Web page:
Another example of an early leather contest is Drummer.  Drummer is a big name in leather culture; Drummer was an American magazine founded in 1975 which, like Tom of Finland, helped develop the iconic image of a "leatherman."  The publication arranged International Mr. Drummer contests in San Francisco from1981 until 1999.  Nowadays there are multiple Drummer organizations whose names are references to the Mr. Drummer contests and the Drummer magazine.

Well, helloooo.

If you are still confused and want more historical PG-13 information without worrying about seeing a penis, you can look at this primer here.  So now that you're up to speed on what the hell a leather title is and how leather titles and leather title contests are sort of a big part of leather culture you're probably asking how in the fuck I got one.

Your guess is as good as mine.

The short answer is that I was asked if I wanted to run for a contest by a good friend of mine, V who happens to be a producer for said contest.  The contest in question is for the title of Inland Empire Leather Ambassador.

Inland Empire is basically Riverside and San Bernardino county.  Aka "the stuff east of Los Angeles."

The Inland Empire Ambassador title is called "ambassador" because one of the major missions of the ambassadors (aside from reminding people that the Inland Empire exists) is to foster cross-talk between the Inland Empire and the greater leather community.  The holder of the title is expected to plan events, volunteer at events, learn and share and teach leather values to the Inland Empire leather community, encourage growth of the community within the Inland Empire, and nurture the Inland Empire Leather community by networking with other leather communities outside of it.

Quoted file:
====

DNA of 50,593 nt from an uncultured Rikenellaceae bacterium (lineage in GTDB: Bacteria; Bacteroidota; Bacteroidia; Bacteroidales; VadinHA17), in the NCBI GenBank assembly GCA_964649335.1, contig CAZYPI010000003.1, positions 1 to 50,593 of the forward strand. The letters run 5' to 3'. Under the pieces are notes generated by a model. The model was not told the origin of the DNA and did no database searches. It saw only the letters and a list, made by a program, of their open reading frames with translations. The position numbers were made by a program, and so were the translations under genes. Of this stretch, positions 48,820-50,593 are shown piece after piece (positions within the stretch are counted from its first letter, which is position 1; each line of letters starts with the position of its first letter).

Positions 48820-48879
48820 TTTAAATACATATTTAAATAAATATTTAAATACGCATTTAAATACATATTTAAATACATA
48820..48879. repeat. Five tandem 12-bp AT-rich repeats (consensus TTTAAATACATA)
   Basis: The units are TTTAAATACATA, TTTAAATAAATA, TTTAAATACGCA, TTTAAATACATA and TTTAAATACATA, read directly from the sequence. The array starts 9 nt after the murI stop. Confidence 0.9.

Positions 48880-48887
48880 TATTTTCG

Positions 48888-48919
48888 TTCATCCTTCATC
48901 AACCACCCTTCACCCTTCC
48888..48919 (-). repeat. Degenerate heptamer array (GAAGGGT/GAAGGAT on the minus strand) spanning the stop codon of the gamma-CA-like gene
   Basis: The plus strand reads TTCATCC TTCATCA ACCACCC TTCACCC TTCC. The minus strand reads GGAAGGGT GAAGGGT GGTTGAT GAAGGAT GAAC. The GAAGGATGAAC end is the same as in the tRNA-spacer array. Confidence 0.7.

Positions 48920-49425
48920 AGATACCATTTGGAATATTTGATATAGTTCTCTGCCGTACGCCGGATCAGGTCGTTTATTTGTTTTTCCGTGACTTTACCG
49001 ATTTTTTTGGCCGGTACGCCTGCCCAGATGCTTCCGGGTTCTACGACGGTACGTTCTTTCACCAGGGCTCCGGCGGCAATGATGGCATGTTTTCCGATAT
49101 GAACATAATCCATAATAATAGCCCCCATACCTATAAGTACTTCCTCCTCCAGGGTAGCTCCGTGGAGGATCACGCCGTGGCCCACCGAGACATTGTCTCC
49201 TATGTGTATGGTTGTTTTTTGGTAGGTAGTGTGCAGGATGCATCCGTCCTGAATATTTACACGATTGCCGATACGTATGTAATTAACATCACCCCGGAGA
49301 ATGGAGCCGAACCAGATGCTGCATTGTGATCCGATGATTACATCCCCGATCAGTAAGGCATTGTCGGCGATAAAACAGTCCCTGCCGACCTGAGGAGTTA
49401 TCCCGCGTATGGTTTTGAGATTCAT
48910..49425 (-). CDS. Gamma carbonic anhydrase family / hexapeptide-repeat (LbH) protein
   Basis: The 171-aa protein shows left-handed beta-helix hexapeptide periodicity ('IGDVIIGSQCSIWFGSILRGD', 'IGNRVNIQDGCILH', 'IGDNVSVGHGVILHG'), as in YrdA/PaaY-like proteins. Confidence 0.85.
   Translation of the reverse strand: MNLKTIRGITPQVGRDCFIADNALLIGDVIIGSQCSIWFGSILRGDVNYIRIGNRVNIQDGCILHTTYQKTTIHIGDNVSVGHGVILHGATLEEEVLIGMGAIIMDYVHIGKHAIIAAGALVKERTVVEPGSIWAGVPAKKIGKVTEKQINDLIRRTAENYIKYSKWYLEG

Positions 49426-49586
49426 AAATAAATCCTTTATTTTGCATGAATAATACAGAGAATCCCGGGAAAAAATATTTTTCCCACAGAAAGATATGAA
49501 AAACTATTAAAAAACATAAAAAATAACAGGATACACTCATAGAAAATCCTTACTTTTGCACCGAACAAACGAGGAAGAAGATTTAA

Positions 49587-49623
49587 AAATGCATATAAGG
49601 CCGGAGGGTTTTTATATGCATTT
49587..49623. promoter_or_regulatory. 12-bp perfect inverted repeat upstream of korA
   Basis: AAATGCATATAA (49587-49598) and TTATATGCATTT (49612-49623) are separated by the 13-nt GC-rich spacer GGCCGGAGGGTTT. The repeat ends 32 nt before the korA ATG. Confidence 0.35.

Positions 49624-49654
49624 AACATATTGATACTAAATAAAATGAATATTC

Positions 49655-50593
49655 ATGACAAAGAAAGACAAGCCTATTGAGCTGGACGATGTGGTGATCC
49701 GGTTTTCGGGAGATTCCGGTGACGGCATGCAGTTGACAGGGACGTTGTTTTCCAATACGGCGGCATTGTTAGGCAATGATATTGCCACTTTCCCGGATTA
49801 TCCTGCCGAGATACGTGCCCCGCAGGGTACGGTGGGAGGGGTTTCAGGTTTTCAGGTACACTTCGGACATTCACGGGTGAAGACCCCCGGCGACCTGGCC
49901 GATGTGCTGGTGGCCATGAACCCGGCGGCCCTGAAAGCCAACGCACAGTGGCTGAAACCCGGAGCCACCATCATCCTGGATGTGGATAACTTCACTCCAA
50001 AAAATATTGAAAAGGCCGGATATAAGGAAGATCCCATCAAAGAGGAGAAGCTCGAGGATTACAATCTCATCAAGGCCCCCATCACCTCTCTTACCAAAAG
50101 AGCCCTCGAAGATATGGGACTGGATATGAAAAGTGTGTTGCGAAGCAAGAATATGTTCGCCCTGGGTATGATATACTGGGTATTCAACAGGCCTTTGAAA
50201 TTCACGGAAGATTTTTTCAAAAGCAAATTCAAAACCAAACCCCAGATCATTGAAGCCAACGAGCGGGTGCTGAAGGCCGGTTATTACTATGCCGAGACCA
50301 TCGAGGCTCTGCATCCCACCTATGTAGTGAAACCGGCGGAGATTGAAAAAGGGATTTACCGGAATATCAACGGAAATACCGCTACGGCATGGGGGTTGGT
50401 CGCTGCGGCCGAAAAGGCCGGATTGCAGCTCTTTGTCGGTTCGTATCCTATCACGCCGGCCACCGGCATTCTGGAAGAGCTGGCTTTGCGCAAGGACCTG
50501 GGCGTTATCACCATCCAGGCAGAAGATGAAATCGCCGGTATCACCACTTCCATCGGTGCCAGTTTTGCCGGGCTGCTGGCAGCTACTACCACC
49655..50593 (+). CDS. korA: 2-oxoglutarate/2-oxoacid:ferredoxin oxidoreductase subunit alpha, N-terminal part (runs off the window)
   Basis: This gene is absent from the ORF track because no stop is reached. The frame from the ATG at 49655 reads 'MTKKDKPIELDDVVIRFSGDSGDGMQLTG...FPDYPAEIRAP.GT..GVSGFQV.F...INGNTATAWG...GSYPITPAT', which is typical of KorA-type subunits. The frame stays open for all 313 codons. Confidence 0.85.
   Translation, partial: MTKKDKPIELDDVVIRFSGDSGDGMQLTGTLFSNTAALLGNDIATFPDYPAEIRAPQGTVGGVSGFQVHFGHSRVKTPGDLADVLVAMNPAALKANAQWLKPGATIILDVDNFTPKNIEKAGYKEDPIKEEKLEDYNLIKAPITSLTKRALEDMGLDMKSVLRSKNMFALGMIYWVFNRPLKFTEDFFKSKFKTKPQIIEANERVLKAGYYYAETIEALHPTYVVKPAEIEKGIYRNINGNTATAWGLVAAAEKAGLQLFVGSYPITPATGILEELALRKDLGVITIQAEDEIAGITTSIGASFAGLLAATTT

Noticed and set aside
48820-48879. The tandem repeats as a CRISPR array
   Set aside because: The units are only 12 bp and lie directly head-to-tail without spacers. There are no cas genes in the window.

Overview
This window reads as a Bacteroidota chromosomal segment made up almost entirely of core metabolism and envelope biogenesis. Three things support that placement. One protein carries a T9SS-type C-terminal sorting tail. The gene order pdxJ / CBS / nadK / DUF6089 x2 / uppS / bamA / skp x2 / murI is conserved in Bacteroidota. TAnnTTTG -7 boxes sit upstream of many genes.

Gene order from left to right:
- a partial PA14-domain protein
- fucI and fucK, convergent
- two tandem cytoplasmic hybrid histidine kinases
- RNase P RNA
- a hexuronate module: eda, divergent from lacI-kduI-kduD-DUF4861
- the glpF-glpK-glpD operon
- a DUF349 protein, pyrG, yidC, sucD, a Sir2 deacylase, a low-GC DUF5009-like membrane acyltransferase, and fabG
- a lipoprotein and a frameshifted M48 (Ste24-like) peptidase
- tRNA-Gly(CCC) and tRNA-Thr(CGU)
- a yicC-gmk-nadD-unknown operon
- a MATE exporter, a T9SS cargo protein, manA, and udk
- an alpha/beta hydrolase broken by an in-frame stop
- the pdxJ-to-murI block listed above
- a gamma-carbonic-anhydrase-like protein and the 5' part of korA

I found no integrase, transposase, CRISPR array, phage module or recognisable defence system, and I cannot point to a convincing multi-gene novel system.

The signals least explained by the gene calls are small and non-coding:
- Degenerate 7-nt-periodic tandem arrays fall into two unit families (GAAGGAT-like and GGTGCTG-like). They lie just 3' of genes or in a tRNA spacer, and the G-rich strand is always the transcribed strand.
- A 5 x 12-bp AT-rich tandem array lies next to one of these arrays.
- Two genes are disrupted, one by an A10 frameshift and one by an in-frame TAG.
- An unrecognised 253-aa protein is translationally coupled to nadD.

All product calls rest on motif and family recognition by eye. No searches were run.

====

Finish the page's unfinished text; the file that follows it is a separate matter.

This is about as hardcore as the "gay agenda" gets, ladies and gentlemen.

 We also fundraise for non-profits!

So V asked me to run and I said yes because what the heck, it sounded like fun and also I had literally returned from my dad's funeral a week ago and was not thinking straight.

Pun intended.

I knew I was in too deep sometime during the contest because holy shit leather contests are serious business.  I dragged myself through speeches and interviews and a formal leatherwear section and a sexy leatherwear section.  At some point I was asked what I was flagging.

There's an entire not-so-secret code involving handkerchiefs!

Then someone gave me a sash and I was like oh okay this is a thing now apparently.

Look at that thousand-yard stare.  I have no idea what's even going on.

 Winner, winner, fidget spinner.

 Here's a bunch of title holders at Folsum, which is a BDSM and leather subculture street fair held in September, that caps San Francisco's "Leather Pride Week."  Google at your own risk.